I have posted in the past about the relationships between video rental services and movie studios. Basically, the movie studios have been busy trying to rearrange the deck chairs on their Titanic. They would like to preserve their DVD business as much as they can even though that is not the way the market is going. Redbox has been the subject of much the studios’ collective ire. They are unenthusiastic about Redbox’s focus on new releases and willingness to sell used, not-quite-so-new-releases very cheaply. Studios have tried their damnedest to keep new releases out of Redbox’s boxes.
One of the possible work arounds here is to delay giving new releases to some rental firms. Netflix has been on board with this (and Redbox has signed a similar deal with at least one studio). A blog on The Atlantic‘s web site reports that Netflix has now signed such a contract with Fox and Universal (Who Wins in the Latest Netflix Deal? Apr 9). The deal in a nutshell allows Netflix to rent DVD’s 28 days after their release as opposed right away. So what’s in it for Netflix? For one, the studios are promising greater availability of DVDs. More importantly, they will make a greater portion of their catalogs available for video streaming. Included in video streaming are Fox TV shows.
It is easy to see that delaying renting new releases is much less onerous to Netflix than it would be for Redbox. The latter needs new releases to create impulse sales. Netflix needs a broader selection to keep people updating their DVD queue. But still it is worth asking, as the article does, who is going to come out ahead on this deal? The author seems to think that it is likely to be Netflix. Part of the argument is based on the idea that Netfix is not missing that many customers by letting Blockbuster have the first shot at movies:
Will Blockbuster’s 28-day head-start hurt Netflix? Some more impatient consumers might care, but most of those likely to rent might not mind. There are two factors at play here: First, any current Netflix subscribers aren’t as likely to spend additional money to go to their local Blockbuster to rent a movie sooner. Second, think about the psychology of those wanting to see the movie post-theater run. If they first saw the movie in the theater and loved it, then there’s a greater likelihood they’ll buy it anyway, rather than rent it. Those who don’t, or who are less passionate about seeing it again, aren’t likely to be as impatient, and probably won’t mind waiting an additional month.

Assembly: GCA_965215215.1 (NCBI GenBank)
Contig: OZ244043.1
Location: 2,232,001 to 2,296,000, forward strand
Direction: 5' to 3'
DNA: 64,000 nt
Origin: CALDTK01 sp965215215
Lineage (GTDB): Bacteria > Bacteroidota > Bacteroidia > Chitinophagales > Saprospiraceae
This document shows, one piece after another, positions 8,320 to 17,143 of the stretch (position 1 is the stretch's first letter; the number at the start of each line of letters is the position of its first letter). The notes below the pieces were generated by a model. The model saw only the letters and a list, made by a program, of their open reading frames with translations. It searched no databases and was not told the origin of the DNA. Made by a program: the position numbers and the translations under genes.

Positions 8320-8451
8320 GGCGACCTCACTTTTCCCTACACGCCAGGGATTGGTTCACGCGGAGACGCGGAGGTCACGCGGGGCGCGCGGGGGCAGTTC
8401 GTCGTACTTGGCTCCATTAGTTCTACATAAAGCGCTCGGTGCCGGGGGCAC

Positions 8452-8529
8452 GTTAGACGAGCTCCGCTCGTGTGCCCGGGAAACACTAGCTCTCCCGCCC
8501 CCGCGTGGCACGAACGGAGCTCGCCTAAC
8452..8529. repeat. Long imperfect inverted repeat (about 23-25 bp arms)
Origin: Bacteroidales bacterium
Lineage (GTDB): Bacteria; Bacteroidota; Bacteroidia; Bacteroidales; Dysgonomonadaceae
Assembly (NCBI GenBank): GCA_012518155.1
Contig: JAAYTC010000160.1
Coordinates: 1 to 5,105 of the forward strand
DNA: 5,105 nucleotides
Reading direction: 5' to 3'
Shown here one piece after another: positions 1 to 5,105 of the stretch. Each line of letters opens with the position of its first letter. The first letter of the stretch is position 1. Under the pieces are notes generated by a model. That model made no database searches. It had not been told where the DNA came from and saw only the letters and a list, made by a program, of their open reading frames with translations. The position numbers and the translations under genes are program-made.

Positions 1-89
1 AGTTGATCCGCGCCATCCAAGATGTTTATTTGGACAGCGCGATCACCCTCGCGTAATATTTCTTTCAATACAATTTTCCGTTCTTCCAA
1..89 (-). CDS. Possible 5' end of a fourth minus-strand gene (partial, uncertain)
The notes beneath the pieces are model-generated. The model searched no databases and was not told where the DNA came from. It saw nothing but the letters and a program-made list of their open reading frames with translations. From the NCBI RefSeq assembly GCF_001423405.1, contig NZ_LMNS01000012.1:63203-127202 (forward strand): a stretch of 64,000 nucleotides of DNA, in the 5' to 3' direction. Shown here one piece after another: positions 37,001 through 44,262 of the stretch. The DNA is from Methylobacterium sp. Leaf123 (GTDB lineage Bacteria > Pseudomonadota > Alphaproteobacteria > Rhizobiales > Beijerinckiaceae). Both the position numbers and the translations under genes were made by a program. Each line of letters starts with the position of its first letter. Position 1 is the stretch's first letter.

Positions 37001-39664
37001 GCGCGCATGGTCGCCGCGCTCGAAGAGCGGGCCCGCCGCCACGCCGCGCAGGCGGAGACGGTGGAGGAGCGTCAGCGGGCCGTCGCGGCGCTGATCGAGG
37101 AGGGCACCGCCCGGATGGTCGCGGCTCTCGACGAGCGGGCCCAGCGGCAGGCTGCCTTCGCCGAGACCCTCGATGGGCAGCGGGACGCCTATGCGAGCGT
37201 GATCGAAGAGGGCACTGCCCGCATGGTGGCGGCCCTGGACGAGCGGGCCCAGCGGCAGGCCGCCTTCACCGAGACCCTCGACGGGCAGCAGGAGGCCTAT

Then, there are those who didn’t see it in the theater. By definition, these individuals probably aren’t in that much of a rush to see the movie. If they’ve waited this long, they can wait another month. This logic suggests that Blockbuster’s advantage might not amount too much. Any damage to Netflix should be minimal.
I would argue that this is to some extent the wrong way to think about this problem. Netflix customer aren’t really trading off renting from some video store or from Netflix. They are trading off maintaining their Netflix membership against other alternatives. This is not movie by movie issue. It is about whether delaying new releases sufficiently degrades the service that it is not worth maintaining.
That’s what makes the question of streaming so interesting. Add enough options here and you create a lot of value for customers. The Atlantic writer is pretty sanguine along these lines:
The expansion of its streaming library is a huge win for the company. This must be its preferred method of subscriber viewing — think of all the savings on shipping costs. the company also would need to purchase fewer physical DVDs if it has more subscribers streaming, which means less warehouse space and fewer personnel. Naturally, its customers who have the ability to stream movies also love this method. Through streaming they don’t have to wait for the movie to arrive in the mail — it’s available at the click of a mouse or the push of a remote control button.
I have to admit that I am little less optimistic about this. I agree that streaming movies is the way of the future and that Netflix would prefer to slap a file on a server than put a DVD in the mail. But I suspect that Fox and Universal are not giving away the good stuff. That is, whatever downloads that are made available are not going to be the newest releases. This move will increases Netflix’s offerings but it is not a straight up substitute for having the newest releases on DVD.